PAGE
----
A grandmother unaware of options could easily have answered Emily’s question with things like “because you’ll get smart and have a great job” or “because that’s where children belong” or even “you’ll get a gold star for perfect attendance.” Aware of options – and how perfect they’d be for this particular little person and her unique blend of learning styles and intelligences – coupled with a deep, abiding love for her, my mind could not formulate, nor could my lips utter such absurd responses.

I decided to offer no answer at all, choosing instead to alternatively cajole, threaten, persuade, and ultimately bribe the child out of bed with the promise of opportunity to ride her bike during all the moments she saved by dressing and eating quickly. Imagine that: offering a mere taste of one of her life’s greatest pleasures so that she would do something she really didn’t want to do, something I really didn’t want her to do with her fleeting childhood, and something that robbed her of precious moments of exercise on a rare, Vitamin D producing morning in the North Country.

The bribe worked. Emily hustled along to gain probably three whole minutes of fun in the sun before I said, “That’s it, hon, it’s time to go.”

“That’s it?” she asked. “Please, Grandma, please, just a minute longer…please!”

I would have had to plead guilty if we were ever late (which we were not) to responsibility for the crime, for my heart couldn’t help but whisper, “Allow her just one more minute.” And then I allowed her just one more minute still.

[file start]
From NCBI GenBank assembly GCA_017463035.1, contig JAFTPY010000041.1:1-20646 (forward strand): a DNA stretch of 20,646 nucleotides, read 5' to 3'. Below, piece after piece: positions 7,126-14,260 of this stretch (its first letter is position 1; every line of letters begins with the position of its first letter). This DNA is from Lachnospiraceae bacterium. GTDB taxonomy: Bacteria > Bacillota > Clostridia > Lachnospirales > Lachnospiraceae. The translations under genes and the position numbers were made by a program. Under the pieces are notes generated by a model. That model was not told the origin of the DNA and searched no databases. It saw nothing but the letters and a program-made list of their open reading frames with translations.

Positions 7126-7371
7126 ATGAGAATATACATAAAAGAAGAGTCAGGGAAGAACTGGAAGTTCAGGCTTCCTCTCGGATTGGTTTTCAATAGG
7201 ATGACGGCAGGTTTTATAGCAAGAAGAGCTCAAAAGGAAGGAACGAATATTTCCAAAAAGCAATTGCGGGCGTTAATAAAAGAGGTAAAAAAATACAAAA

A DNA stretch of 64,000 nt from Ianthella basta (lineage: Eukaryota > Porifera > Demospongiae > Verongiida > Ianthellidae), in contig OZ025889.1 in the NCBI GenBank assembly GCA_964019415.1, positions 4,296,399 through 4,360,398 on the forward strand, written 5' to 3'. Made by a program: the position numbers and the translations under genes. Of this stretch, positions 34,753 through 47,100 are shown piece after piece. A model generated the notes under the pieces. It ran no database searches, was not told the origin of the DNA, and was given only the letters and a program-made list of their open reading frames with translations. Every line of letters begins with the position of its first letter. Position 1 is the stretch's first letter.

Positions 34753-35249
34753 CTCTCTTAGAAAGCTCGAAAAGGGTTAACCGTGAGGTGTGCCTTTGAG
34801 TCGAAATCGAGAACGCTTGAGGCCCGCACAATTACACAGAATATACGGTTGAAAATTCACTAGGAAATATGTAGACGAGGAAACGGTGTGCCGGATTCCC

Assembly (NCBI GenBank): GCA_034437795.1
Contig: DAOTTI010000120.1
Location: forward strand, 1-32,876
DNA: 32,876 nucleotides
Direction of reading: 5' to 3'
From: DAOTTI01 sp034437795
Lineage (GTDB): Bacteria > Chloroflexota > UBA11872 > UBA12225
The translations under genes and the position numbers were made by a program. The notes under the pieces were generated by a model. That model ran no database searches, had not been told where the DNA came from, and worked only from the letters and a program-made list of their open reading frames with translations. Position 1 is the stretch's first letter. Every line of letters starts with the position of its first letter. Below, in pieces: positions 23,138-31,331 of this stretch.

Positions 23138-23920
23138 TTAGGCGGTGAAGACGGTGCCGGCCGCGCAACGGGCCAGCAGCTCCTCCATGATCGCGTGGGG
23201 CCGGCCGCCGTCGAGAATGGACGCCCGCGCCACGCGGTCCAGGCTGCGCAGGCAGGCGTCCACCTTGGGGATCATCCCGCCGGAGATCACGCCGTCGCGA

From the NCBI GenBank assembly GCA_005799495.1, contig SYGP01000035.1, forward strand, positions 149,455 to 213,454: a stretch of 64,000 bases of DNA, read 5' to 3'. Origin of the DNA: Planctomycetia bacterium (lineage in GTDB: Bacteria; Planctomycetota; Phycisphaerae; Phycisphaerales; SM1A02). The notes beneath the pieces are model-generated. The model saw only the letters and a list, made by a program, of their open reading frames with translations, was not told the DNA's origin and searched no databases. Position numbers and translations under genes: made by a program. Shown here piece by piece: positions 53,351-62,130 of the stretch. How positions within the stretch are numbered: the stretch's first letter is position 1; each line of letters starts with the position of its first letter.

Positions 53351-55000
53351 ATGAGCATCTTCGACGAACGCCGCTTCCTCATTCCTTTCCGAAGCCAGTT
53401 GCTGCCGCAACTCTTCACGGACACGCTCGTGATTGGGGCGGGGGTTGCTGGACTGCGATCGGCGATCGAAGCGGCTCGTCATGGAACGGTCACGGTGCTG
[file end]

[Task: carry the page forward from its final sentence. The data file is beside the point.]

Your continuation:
She put her bicycle away, stomped into the car and slammed the door. I was busy dealing with the guilt of the bribe thing. Neither one of us was greeting the day in a happy, healthful manner.

“Grandma, why do I have to go to school?” Emily asked again as I swung the car out of the driveway.

“That’s a good question, sweetie,” I said. “That’s such a very good question, I’ll be looking for the answer until I am no more.”

Originally published by Home Education Magazine, 2006

See also “School Causes Psychic Damage Lasting Into Adulthood
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2 Responses to “A Very Good Question: Why Do I Have to Go to School?”

  1. Barb says:

    I tried a few different "educational options" with my kids, but I too, had such trouble with those types of questions from my kids questioning the necessity of school. I was a total failure as a cheerleader mom–I just couldn't bring myself to unflinchingly utter those simplistic (and FALSE) one-liners that seemed to flow effortlessly from the mouths of my friends, whose kids, according to them, "loved school!" I truly felt like a failure–was I too much of a cynic? Why were my kids the only ones who didn't want to go to school? In retrospect, I'm so glad I listened to my heart and followed my intuition, although I find homeschooling to be a lonely path much of the time.

    • grandma_linda says:

      Barb, I'm glad you listened to your heart, too. I think the world would be a happier place if more people did so but, under the circumstances, it's often difficult. I'm sorry to hear that homeschooling has been lonely for you – in what way? Thank you for being hear, reading, and taking the time to comment.